Here, Ashley Dunsmore, a quantity surveyor working for Kier Regional Building in Scotland talks about how embracing her inner geek as youngster helped shape her journey into construction.
I had absolutely no clue what a quantity surveyor was or did when I was at school. Throughout secondary school, it’s fair to say that I wasn’t encouraged to consider a career in construction. At the annual careers fair, construction firms were nowhere to be seen. Instead, a job in the fire service, the police or as a beautician was all that was on offer.
None of these roles spoke to my inner geek. I loved watching the Discovery Channel and the programme ‘Megastructures’. When I was aged 14 and on holiday with my family, I took to haggling at the local markets like a duck to water. My mum said I should think about a career as a quantity surveyor. And so my journey began…..
I ended up doing a four-year, full-time quantity surveying degree at university, where girls were definitely in the minority, representing only ten percent of students on my course.
I did a placement during my third year for a contractor based in Dundee and I was offered a job there when I finished my university course. However, I wanted to keep working towards my professional qualification and when I found out about Kier’s graduate scheme, I knew that was the route I wanted to follow.
I was recruited to Kier’s three year graduate degree programme, along with around 150 other graduates and I’ve already completed two and a half years at Kier.
The whole programme has really helped my career. It’s given me all the tools, mentoring support and experience I need to qualify for membership of the RICS Assessment of Professional Competence and I hope to get my chartership later this year.
The graduate programme has given me a great mix of practical on-the-job experience, formal learning, first line management skills and professional development. I’ve had a great grounding in the business - spending my time on-site and in the office and I work on a variety of projects to give me a broad base to build my career. Kier is also putting me through a leadership programme which will give me another step up on the career ladder.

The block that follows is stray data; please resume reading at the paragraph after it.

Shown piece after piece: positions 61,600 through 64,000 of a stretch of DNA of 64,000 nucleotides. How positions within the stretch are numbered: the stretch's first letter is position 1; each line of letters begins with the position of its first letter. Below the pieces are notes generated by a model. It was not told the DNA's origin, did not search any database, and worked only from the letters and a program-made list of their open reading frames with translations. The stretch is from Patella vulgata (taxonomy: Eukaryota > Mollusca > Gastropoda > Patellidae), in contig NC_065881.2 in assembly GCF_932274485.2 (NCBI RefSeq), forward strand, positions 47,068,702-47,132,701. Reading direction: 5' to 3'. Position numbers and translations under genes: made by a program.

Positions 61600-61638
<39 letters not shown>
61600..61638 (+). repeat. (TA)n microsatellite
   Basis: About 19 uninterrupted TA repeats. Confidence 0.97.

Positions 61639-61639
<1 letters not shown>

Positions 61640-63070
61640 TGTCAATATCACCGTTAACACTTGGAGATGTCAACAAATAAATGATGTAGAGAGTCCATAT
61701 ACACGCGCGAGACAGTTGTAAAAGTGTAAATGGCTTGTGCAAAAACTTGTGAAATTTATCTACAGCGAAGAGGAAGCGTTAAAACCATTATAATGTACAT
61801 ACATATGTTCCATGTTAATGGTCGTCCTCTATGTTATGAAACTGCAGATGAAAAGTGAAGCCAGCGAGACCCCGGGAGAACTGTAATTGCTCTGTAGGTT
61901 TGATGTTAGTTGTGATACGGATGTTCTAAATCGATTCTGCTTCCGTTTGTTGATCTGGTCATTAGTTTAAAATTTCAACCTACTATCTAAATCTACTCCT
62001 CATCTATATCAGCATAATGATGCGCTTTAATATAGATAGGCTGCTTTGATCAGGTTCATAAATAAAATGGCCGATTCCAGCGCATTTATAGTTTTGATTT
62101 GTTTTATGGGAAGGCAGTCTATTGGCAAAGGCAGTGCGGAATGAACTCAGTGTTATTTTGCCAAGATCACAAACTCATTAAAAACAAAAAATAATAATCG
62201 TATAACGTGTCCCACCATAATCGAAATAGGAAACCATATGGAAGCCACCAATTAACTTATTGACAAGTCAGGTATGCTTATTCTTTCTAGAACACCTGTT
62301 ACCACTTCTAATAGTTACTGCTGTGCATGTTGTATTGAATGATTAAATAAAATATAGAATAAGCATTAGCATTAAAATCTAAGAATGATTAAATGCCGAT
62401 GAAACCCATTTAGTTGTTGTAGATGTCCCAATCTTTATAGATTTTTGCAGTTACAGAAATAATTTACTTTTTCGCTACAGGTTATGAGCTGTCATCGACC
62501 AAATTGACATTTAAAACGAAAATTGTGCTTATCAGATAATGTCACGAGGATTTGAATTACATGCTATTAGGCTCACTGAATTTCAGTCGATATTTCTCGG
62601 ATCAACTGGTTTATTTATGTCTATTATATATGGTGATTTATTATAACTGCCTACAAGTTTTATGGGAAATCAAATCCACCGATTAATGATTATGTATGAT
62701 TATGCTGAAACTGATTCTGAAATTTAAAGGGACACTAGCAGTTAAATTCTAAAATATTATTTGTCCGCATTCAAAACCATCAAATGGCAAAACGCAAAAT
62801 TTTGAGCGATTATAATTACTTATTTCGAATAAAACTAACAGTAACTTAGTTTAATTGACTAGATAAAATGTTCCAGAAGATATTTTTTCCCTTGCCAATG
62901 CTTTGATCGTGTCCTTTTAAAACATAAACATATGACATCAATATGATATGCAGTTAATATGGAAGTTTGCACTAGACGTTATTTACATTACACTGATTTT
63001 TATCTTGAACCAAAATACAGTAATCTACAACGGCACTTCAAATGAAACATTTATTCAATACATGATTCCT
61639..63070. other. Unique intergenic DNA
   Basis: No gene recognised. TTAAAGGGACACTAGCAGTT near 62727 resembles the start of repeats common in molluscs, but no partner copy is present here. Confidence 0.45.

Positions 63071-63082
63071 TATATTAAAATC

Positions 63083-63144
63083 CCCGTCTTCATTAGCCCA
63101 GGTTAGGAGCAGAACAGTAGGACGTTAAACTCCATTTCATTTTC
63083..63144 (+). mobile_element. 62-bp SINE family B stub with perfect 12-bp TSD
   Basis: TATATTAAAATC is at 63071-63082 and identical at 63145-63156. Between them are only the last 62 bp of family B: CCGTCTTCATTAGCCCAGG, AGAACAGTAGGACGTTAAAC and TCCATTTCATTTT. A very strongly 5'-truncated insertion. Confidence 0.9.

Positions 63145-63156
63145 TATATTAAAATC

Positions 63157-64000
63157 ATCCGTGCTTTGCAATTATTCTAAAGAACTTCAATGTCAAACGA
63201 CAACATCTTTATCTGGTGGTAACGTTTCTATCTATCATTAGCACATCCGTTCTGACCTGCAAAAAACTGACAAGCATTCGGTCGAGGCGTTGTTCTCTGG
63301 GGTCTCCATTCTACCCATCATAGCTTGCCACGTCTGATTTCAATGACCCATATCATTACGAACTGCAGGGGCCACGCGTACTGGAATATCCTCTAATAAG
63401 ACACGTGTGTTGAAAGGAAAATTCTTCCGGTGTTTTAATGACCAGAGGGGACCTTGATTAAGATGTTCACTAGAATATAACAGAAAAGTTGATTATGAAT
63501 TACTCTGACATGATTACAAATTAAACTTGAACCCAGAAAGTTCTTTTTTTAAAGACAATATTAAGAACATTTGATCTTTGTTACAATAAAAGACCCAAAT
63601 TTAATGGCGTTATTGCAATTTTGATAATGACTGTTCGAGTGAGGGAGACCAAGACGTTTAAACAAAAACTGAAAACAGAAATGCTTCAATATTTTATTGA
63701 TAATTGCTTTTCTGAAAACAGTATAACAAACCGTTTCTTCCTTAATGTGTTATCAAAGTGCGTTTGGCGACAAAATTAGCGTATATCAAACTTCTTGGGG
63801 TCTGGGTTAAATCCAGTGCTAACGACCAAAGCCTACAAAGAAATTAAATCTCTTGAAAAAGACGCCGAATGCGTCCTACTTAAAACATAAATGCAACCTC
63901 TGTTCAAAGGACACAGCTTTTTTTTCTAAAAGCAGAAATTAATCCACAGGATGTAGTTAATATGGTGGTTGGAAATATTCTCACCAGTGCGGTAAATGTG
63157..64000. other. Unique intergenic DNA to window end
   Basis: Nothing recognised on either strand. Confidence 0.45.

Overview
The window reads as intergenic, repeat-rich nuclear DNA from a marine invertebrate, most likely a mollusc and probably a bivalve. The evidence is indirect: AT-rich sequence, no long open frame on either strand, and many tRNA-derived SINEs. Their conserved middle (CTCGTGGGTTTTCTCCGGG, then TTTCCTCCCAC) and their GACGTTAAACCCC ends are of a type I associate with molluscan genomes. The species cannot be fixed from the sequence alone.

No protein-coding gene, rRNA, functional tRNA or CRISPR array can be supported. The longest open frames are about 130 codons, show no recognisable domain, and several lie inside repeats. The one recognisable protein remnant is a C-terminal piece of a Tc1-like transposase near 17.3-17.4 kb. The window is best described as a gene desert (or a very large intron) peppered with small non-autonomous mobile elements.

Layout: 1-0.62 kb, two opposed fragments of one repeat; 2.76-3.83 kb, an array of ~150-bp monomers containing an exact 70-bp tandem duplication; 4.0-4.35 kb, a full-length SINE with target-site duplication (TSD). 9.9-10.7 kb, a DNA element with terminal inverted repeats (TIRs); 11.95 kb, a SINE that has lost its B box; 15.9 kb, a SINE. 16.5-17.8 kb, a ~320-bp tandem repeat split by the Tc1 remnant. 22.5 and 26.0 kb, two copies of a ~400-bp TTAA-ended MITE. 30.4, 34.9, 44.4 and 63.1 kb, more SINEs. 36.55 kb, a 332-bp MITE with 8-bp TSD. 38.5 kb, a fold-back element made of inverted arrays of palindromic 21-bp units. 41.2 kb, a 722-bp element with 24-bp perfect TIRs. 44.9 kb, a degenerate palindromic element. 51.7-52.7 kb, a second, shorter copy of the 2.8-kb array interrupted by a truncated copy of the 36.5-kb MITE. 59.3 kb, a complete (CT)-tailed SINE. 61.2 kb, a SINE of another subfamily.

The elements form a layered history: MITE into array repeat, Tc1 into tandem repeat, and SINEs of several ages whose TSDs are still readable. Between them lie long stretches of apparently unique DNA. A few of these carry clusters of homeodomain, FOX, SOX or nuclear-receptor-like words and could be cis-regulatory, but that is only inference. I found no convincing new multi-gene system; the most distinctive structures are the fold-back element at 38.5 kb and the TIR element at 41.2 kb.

I work at Kier Regional Building’s ’s Aberdeen office and I’m currently leading an improvement programme at Aberdeen fire station north control room. I’ve also been able to see first-hand the major infrastructure projects that Kier is involved in, like Crossrail in London, the biggest engineering project in Europe, as well as complex restoration projects like the Aberdeen Music Hall...
I’ve found that the construction sector offers a wealth of opportunities, with varied and interesting work across the industry and competitive benefits too. As well as typical construction roles, there are a host of architecture, engineering, surveying, project management and planning jobs to name just a few.
There is no doubt that the construction industry is facing a skills shortage and the sector certainly suffers from an image problem. We need to see past traditional construction roles and open our minds to the numerous careers available to young people, especially women.
Kier recently became a member of The WISE Campaign (Women in Science and Engineering) and is working with them to motivate girls and women to study and build careers using science, technology, engineering and maths (STEM). The mission is to get one million more women into the UK STEM workforce and to support them to help attract the next generation of talent.
I’m helping to play my part to encourage young people, especially girls into this fantastic sector. I’m currently working with Kier on a series of careers fairs throughout Scotland to raise the profile of construction and inspire people to consider a role in this hugely rewarding and thriving sector. The next time I ask a young person what they want to be when they grow up, I really hope l hear a few quantity surveyors thrown into the mix!